Senate Majority Leader Mitch McConnell, R-Ky., is getting the Senate ready to fast track an unpopular provision of Obamacare, the medical device tax. He started a process Monday to allow the Senate to consider a House-passed bill without first sending the measure to committee.

While the 2.3 percent sales tax on medical device taxes, which can include anything from defibrillators to surgical gloves, is a very minimal part of the bill, the provision’s repeal became a major talking point for Republicans going into the 2014 midterm elections and has attracted some support from prominent Democrats in Washington. The tax provides roughly $25 billion a year, and a vote to repeal would likely hit a presidential veto even if Republicans in the Senate are able to corral some Democratic votes.

The quest to repeal the device tax comes at an interesting time for Obamacare’s viability in general. The Supreme Court is to hand down a ruling before the end of the month on whether healthcare subsidies can be distributed through the federal exchange program or if they need to be distributed through state-run exchanges. The ruling could become a major roadblock for the law.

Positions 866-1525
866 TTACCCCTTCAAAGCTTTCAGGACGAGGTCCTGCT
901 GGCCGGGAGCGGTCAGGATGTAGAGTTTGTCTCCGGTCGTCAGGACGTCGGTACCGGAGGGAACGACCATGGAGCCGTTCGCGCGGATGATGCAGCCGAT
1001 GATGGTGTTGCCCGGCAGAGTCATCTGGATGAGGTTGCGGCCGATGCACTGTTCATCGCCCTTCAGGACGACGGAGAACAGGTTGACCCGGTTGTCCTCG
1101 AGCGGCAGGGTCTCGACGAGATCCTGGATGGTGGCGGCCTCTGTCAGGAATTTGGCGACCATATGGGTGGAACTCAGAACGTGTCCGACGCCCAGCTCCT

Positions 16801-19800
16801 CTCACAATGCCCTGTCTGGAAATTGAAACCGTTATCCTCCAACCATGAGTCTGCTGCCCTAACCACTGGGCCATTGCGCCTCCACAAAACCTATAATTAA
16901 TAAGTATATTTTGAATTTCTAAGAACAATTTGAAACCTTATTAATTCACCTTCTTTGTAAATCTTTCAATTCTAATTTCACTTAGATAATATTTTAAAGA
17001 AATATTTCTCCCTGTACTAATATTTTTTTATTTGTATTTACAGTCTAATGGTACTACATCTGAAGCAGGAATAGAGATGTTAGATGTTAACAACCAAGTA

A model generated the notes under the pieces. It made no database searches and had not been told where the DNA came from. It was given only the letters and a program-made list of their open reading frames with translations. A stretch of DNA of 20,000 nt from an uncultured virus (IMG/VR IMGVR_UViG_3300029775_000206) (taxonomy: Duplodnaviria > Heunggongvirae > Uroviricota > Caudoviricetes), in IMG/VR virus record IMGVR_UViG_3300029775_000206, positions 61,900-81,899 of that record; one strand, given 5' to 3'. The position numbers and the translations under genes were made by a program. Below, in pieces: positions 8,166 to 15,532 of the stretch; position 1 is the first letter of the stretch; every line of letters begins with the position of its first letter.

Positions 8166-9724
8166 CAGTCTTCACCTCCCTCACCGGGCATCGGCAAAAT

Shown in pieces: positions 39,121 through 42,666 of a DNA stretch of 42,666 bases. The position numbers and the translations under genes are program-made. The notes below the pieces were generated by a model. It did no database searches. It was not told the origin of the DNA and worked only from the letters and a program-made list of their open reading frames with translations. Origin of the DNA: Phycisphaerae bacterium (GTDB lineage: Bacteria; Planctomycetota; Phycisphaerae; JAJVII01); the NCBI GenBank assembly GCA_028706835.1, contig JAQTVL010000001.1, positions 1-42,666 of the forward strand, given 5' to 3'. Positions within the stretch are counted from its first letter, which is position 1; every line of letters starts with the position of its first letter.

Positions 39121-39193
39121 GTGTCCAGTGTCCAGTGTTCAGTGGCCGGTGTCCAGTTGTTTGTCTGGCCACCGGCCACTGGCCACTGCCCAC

At the same time, Republicans in Congress are wrestling with how to make up for the sudden drop in subsidies for people who are currently getting them from the federal exchange if the Supreme Court rules against the Affordable Care Act. Though a specific plan has yet to be laid out by Republicans, McConnell has said Congress will provide one should the law be gutted.

"We'll have a plan that makes sense for the American people," he said. "If the plaintiff is successful it will require some addressing of the issue, and if that were to happen we'll be ready to announce our proposal."

Repealing the whole law would leave 19 million people uninsured who currently have coverage and add $353 billion to the federal deficit in the next 10 years.